"Yah," Livia the intern would have continued, "but maybe something a little...ironic?" thereby at least justifying the lunch money she'd later go and spend on Marlboro Lights.
"Uh, now guys, I'm thinking waaaay outside my Dr Dre Beats Audio Boombox on this," Zander the 'Ideas Furnace' would volunteer, "but hear what I'm saying, si? Well it's Italian. And its down some stairs. And what could be more ironic, y'know, than Cockney rhyming slang - but in Italian? Apples and pears, stairs. Mele e Pere - stair-ay!" At which point, and following a brief awe-struck silence, everyone would applaud before adjourning to the John Snow for celebratory Staropramens all round.
And so it came to pass that Mele e Pere was rendered in neon in the tricolore of the Italian flag, appended to the front of the building (a corner plot on busy Brewer Street) and the windows filled with a Damien Hirst-ish installation of beautiful Murano glass apples and pears. So far so conceptual. Except that if you didn't know what was behind the name and very elegant facade you'd walk straight past, thinking that it was...well, some sort of Soho creative agency.
|Photo by Michael Ford anastasia-duck.com|
My vegetarian guest, uber-blogger Michael Ford, struggled to find much that was meat-free on the menu but that was about our only complaint. While waiting for our starters we tried Mele e Pere's home-made vermouth - a citrusy white and sharper rosso - which at £4 for a generous measure made for a perfect aperitif. Michael started with maltagliati - 'misshapen' - pasta with walnut pesto, chilli and garlic, which was excellent, as was my thick soup of chestnut, curly kale and white beans which put me in mind of a breadless ribollita. A generous sprinkling of Pecorino Romano added welcome tang.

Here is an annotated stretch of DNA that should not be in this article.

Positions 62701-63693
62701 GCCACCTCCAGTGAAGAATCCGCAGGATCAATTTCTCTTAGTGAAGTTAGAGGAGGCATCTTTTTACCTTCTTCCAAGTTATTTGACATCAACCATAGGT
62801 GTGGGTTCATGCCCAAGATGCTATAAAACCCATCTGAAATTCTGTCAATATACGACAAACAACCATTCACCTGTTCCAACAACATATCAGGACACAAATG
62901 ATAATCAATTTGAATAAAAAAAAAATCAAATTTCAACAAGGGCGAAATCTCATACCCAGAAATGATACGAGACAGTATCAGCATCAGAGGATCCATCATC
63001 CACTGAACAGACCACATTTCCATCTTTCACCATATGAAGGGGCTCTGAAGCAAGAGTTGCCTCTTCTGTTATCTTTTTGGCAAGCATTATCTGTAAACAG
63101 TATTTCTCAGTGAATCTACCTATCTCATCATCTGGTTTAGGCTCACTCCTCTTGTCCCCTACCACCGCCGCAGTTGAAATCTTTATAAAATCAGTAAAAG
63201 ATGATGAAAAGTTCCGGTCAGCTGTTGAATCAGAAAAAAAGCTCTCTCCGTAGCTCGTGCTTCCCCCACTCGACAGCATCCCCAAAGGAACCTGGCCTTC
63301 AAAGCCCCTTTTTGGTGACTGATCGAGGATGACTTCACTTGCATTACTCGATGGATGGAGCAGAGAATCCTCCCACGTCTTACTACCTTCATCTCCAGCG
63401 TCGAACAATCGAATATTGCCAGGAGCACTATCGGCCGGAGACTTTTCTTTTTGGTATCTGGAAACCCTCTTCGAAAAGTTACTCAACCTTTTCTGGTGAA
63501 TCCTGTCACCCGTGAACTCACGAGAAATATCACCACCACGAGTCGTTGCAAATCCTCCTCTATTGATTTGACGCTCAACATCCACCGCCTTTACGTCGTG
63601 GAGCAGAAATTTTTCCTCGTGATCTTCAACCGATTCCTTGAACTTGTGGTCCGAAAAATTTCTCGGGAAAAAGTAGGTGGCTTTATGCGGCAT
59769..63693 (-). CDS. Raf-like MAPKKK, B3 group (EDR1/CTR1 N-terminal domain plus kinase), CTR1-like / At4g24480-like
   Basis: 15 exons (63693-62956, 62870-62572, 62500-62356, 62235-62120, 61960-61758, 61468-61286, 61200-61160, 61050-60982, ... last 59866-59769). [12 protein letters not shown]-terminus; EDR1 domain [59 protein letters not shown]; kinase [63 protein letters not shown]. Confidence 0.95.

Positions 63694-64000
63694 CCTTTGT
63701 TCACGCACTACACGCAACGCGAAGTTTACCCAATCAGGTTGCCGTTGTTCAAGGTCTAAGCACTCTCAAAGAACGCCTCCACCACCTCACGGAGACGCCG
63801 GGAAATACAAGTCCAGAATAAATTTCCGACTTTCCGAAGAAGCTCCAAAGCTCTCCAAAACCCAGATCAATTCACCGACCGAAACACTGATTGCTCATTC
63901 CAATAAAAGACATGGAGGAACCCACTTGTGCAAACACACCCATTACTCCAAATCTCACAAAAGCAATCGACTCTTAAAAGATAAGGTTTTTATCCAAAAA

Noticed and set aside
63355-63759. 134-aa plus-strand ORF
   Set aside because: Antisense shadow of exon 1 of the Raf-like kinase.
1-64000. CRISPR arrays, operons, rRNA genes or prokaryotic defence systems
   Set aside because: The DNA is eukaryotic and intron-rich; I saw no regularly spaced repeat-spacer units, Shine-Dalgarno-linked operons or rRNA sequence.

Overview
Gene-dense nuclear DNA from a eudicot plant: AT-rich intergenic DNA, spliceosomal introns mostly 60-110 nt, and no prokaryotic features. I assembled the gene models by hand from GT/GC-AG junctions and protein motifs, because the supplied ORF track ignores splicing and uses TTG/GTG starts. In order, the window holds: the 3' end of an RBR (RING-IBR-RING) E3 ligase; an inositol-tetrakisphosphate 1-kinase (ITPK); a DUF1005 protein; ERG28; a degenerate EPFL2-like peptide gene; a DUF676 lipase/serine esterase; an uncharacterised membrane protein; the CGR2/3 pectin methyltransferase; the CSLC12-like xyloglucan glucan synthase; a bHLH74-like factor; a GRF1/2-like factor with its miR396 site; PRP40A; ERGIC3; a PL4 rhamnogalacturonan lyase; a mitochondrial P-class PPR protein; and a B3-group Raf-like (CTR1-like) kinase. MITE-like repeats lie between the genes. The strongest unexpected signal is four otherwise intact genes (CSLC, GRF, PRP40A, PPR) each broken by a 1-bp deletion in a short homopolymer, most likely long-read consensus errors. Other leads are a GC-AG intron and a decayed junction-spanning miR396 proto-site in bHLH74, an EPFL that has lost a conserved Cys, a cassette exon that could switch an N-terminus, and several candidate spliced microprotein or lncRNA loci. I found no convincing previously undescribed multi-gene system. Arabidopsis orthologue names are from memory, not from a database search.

Potato gnocchi - Michael had again to order from the pasta section for his main course for want of other options - were an exercise in luxurious simplicity, drizzled in white truffle oil and stirred through with shavings of slightly dry but nonetheless discernibly fungal Italian black truffle. My roasted wild duck was served alluringly pink and was deliciously tender, quince puree bringing a nice acidity to the plate. A side order - one of any from the menu is included in the price of mains, giving a flexibility of choice I'd like to see catch on elsewhere - of broccoli with chilli and almonds was good if a little cold.
To finish we shared some Fontal and Gorgonzola cheese, served with mostarda di frutta - candied fruit in a mustard syrup, a delicious cross between chutney and piccalilli. Had space allowed we could've chosen from a short list of classic puds - tiramisu, pannacotta - or Mele e Pere's home-made ice-creams and sorbets, which given the quality of everything else we ate I'm sure would have been splendid.
The wine list is almost exclusively Italian and quirkily categorised under headings such as 'The Jewels In The Crown', 'The Aromatics' and 'Gems From All Over The Boot'. Our bottle of Pignataro Montepulciano d'Abruzzo delivered a lot of fruit and flavour for £25; the list starts as low as £16.50 and there's plenty of choice by the glass and half-bottle too. Thought's also been given to cocktails and digestifs; drink is clearly taken as seriously as the food although working through too much of any of it might make the return ascent of the mele e pere rather tricky.
So bang slap in the middle of Soho there's a smart restaurant serving honest, unfussy Italian food and interesting drinks at fair prices - you just need to know that it's there, and now you do. One of the categories on the wine list is 'Hidden Treasures'; it's a category Mele e Pere falls into itself.
Mele e Pere, 46 Brewer Street, London W1F 9TF Tel: 020 7096 2096 www.meleepere.co.uk
I was invited to review Mele e Pere
Posted by +Hugh Wright